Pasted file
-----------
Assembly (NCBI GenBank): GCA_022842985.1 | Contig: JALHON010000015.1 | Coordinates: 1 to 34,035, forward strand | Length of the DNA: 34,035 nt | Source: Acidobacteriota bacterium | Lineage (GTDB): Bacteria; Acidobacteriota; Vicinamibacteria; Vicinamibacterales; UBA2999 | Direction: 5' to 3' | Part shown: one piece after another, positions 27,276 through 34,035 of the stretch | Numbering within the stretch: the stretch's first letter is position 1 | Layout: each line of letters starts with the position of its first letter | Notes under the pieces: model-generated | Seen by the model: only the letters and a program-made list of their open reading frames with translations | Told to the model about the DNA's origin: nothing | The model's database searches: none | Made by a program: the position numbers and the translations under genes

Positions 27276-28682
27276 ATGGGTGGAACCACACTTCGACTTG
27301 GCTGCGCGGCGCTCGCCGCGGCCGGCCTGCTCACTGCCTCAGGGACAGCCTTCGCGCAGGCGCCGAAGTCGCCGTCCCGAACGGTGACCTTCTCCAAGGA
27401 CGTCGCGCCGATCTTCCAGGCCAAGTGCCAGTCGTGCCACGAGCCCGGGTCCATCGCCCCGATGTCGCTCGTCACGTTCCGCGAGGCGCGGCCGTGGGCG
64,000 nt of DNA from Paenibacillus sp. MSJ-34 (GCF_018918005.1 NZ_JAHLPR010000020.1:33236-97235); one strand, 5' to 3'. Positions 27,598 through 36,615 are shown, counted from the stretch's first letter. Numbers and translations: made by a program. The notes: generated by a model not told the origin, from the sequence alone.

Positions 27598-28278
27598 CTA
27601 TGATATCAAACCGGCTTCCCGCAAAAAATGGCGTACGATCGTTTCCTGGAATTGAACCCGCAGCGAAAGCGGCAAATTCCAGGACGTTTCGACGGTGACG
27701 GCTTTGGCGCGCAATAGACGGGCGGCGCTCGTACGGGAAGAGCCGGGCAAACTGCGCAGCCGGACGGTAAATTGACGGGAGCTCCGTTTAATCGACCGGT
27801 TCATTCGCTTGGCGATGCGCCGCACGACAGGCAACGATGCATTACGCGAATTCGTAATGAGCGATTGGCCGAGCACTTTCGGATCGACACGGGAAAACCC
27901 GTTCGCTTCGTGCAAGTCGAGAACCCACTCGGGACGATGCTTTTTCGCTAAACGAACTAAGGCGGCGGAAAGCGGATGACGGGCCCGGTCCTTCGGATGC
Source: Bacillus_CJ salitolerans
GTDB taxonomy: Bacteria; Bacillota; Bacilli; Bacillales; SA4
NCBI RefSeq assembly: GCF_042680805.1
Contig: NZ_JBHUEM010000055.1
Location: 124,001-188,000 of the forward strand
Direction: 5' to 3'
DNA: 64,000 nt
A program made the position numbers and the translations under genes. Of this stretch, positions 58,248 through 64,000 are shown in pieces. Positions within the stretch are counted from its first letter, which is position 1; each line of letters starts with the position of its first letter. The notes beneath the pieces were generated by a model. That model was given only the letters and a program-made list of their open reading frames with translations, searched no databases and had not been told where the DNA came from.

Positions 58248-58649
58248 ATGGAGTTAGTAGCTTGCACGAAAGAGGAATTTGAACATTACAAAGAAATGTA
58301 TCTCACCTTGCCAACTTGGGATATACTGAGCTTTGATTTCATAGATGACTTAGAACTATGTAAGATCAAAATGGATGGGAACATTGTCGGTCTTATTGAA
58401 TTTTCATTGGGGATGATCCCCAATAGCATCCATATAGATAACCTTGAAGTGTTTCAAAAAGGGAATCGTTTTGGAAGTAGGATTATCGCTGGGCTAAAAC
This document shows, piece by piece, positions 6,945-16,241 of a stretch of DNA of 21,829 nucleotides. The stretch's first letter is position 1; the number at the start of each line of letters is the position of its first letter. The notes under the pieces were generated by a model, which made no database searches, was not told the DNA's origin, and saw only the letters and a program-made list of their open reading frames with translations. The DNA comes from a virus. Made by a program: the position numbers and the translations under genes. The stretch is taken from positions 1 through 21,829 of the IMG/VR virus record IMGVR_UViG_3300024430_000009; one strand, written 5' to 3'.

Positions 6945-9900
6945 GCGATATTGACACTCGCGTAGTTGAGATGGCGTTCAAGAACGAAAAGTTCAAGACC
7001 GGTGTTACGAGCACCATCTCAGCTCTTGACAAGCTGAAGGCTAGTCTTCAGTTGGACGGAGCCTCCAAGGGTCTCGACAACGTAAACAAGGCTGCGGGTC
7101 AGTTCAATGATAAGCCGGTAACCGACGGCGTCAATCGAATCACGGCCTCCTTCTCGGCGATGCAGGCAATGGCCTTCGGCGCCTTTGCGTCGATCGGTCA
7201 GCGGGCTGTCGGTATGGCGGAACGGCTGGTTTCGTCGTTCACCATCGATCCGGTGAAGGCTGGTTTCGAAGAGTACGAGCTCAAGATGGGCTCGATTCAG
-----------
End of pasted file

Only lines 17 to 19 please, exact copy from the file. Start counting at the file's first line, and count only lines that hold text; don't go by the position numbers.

Location: 124,001-188,000 of the forward strand
Direction: 5' to 3'
DNA: 64,000 nt